Hobby Boss 1/48 MV-22 Osprey Kit First Look
|Date of Review
For decades, designers have been trying to overcome the speed limitations of the helicopter while preserving its vertical take-off/landing capabilities. While there is some promise with the coaxial counter-rotating rotors of the Kamov family of helicopters as well as the Sikorsky X2 compound helicopter, Bell Helicopter has been developing the tiltrotor concept since the 1950s starting with aircraft like the XV-3, and advancing the technology with the X-22 in the 1960s, and the XV-15 in the 1970s. The V-22 Osprey was the first practical application of the tiltrotor technology, starting development in the 1980s and entering production in 1988.
The Osprey had a number of developmental problems which were identified and rectified through engineering and/or training, including a crash at Pinal County Airport in 2000 (where I used to drop skydivers) that was attributed to operating the aircraft in certain cross-wind conditions. Unlike many other weapons systems acquisitions in recent years, the military services stayed with the aircraft where it entered operational service in 2007 as the MV-22B with the US Marine Corps and in 2009 as the CV-22B with the US Air Force.
In the 1990s, Italeri released the first kit of the V-22 Osprey in any scale. That kit was released in 1/48 and was the only kit for many years until Hasegawa released their excellent 1/72 kit. The Italeri kit was based on the early developmental airframes which lacked the various sensor bumps, FLIR turret, air refueling boom, and antenna suite. The kit was also engineered at a time when Italeri still used a mix of scribed and raised surface detailing, so there was no issue with the assembled model slipping out of my hand. HobbyBoss has just released their MV-22B in 1/48 scale and it looks impressive out of the box. The kit is molded in gray styrene and presented on eight parts trees, plus one tree of clear parts and one fret of photo-etched parts. Among the features and options in this kit:
- Very detailed cockpit
- Photo-etched crew restraints in the pilots' seats
- Detailed entryway area behind cockpit
- Separately molded cockpit door with jump seat may be positionable
- External forward entry door molded closed (?)
- Wheel wells have nice structural detail but no plumbing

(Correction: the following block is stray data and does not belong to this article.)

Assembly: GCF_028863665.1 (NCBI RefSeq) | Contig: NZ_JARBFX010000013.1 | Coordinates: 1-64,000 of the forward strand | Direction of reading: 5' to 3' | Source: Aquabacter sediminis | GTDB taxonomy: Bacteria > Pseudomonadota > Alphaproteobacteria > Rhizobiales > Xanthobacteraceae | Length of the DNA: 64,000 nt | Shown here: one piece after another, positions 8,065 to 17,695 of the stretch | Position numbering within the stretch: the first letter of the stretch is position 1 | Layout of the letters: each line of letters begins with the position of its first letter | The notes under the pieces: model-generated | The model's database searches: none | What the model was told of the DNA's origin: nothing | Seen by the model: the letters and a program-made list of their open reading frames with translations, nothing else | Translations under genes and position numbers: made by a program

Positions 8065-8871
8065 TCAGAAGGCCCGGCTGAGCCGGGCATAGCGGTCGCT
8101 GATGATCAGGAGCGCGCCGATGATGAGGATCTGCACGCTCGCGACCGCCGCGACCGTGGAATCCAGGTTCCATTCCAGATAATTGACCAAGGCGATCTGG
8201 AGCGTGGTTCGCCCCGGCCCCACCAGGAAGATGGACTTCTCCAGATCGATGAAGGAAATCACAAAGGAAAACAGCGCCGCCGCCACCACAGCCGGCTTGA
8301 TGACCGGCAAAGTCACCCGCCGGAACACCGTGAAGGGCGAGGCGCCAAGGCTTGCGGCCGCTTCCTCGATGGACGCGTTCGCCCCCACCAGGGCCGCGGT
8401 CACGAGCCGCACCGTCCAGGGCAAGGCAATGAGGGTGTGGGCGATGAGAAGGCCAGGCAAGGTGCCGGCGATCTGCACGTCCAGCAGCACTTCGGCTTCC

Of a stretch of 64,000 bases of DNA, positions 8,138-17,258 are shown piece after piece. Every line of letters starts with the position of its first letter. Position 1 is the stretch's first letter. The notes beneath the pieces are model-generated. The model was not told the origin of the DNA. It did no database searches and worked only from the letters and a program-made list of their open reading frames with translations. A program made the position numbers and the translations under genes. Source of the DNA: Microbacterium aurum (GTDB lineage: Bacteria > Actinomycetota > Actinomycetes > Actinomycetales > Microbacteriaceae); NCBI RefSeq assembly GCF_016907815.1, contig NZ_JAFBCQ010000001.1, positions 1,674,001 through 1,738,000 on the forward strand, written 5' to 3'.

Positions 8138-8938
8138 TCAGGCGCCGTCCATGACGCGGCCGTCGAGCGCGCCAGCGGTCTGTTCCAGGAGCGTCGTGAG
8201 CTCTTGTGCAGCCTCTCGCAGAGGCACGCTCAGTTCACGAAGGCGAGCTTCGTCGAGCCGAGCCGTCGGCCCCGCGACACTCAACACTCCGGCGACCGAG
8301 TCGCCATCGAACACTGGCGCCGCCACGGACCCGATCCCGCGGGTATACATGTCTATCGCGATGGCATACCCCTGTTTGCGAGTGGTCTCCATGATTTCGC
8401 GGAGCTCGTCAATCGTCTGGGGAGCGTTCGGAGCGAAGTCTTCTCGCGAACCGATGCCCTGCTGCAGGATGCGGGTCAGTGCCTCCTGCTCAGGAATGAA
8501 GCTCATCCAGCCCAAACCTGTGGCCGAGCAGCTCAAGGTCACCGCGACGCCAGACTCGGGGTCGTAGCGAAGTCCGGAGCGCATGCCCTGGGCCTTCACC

- The main cabin has structural detail top, bottom and sides
- Plumbing and ductwork in the main cabin is not provided
- Passenger seats are all depicted stowed
- Positionable rear ramp and door to see inside the main cabin
- Engine nacelles are movable
- Wing can be moved between flight and stowed positions
- Choice of flight-ready or stowed propellers
- Many external sensor, antennas, and other details for the fuselage
Markings are provided for a single example:
- MV-22B, 166483, VMMT-204, GX/20
- The most amusing part of the kit are those main cabin and jump seats - they're all molded to look like toilet seats. You'll need to use plastic strips to depict the seat cushions and supports to depict any of these seats down for use.
- The ceiling in the main cabin has structural detail as mentioned above, but the full-scale aircraft has lots of details on that ceiling that are missnig, as are the various ducts along each side. We might see a replacement ceiling or overlay rendered in the aftermarket, but none of the details up there are very difficult to scratch together.
- The movable features are something that might be interesting to illustrate how the V-22 can origami itself from flight-ready into a smaller footprint for storage
- The only decal example provided is a bland school aircraft, but you can go to the aftermarket for more interesting examples.
- The interior (cockpit, entryway, main cabin) sections are built-up separately and are fit inside the fuselage halves, similar to the Italeri C-130s or Academy CH-53E.
- The forward entry door can be removed with careful surgery, but it will need to be kept intact or rebuilt to pose in its open position(s)
While the details inside the main cabin might be disappointing, they're not at all visible with the rear ramp and door closed. That said, this is now the best MV-22B kit in any scale less than 1:1 as it does go further for interior details than the Italeri or Hasegawa kits, even using the available aftermarket products. I really like the option of stowed propellers and the ability to move the wing into stowed position to use up less room on my model shelf. From what I understand, this kit flew off the shelves (pun intended) as soon as they arrived and we'll be seeing Ospreys on contest tables soon.
You'll note that there is a new importer for Hobbyboss kits here in North America as MRC has picked up the product line and have kits that have not otherwise been available in some time. Actually, with the bankruptcy of Squadron/MMD, MRC is now the exclusive importer for HobbyBoss. Check them out or have your favorite hobby shop do that for you.
My sincere thanks to Model Rectifier Corporation for this review sample!